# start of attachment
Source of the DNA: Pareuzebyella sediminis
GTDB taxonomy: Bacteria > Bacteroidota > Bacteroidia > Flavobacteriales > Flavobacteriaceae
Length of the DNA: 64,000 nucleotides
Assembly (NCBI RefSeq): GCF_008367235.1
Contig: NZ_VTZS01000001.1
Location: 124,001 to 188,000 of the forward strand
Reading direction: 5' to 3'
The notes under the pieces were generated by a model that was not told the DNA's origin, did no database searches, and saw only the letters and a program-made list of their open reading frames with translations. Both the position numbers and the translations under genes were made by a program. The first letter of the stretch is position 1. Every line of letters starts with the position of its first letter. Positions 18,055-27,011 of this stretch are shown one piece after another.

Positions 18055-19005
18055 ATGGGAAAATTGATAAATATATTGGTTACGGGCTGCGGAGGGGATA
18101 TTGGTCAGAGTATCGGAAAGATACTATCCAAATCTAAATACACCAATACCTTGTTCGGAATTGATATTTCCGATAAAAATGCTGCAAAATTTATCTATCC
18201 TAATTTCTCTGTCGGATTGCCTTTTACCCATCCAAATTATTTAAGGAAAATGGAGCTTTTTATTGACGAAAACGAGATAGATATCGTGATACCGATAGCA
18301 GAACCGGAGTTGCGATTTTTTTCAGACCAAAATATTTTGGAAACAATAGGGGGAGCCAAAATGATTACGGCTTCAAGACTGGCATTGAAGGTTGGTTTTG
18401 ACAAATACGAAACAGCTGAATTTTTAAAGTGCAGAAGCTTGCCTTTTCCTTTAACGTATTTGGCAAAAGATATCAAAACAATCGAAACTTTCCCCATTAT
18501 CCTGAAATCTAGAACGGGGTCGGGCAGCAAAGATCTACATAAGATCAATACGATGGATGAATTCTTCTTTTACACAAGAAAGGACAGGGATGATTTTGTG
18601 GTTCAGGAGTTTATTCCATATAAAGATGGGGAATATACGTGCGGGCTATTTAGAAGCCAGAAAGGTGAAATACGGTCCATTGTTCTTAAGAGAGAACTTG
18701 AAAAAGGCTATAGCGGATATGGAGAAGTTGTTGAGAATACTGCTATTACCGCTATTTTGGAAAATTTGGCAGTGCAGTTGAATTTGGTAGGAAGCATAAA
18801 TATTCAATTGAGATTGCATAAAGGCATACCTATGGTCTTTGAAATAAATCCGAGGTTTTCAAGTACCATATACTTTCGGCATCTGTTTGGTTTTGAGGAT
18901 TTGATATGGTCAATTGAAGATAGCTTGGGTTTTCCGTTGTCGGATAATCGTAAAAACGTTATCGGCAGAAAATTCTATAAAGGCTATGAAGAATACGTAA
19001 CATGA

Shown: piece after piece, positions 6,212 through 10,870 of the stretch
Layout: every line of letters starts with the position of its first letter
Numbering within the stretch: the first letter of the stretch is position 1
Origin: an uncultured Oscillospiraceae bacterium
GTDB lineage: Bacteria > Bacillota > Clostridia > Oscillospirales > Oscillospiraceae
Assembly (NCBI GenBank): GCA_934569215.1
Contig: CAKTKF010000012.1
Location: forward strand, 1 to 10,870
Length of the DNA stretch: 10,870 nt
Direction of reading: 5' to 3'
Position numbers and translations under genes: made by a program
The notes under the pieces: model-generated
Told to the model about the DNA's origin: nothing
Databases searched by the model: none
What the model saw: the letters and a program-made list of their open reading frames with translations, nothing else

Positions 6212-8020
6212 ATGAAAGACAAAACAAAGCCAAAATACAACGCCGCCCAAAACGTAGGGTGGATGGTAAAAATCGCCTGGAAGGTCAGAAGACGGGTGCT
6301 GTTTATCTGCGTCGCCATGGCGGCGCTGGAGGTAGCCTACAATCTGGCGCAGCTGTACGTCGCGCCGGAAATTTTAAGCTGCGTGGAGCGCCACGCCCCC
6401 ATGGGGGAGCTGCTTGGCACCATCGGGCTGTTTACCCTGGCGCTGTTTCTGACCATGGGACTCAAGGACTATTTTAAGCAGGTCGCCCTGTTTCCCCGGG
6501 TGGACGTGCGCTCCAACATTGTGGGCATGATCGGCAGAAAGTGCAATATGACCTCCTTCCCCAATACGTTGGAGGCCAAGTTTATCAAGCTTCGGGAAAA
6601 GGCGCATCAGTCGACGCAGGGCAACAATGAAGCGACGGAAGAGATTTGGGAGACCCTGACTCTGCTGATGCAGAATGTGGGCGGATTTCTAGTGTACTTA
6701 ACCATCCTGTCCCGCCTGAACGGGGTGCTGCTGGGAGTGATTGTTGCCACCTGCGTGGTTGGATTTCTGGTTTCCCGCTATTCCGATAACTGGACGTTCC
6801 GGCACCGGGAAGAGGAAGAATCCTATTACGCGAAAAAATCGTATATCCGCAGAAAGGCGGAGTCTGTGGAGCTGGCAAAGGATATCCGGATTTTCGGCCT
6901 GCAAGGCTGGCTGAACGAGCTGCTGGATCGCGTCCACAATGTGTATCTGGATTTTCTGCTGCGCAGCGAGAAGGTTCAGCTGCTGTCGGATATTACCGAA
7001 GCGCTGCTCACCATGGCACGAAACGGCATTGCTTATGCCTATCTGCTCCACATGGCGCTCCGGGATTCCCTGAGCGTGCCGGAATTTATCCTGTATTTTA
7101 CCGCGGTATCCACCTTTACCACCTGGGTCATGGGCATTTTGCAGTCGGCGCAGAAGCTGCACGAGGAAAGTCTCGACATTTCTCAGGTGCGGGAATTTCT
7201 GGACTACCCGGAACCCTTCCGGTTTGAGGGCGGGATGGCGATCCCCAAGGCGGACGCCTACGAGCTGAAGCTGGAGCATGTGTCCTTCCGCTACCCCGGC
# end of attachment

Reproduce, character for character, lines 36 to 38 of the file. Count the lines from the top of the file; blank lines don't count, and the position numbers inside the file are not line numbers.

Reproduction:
Positions 6212-8020
6212 ATGAAAGACAAAACAAAGCCAAAATACAACGCCGCCCAAAACGTAGGGTGGATGGTAAAAATCGCCTGGAAGGTCAGAAGACGGGTGCT
6301 GTTTATCTGCGTCGCCATGGCGGCGCTGGAGGTAGCCTACAATCTGGCGCAGCTGTACGTCGCGCCGGAAATTTTAAGCTGCGTGGAGCGCCACGCCCCC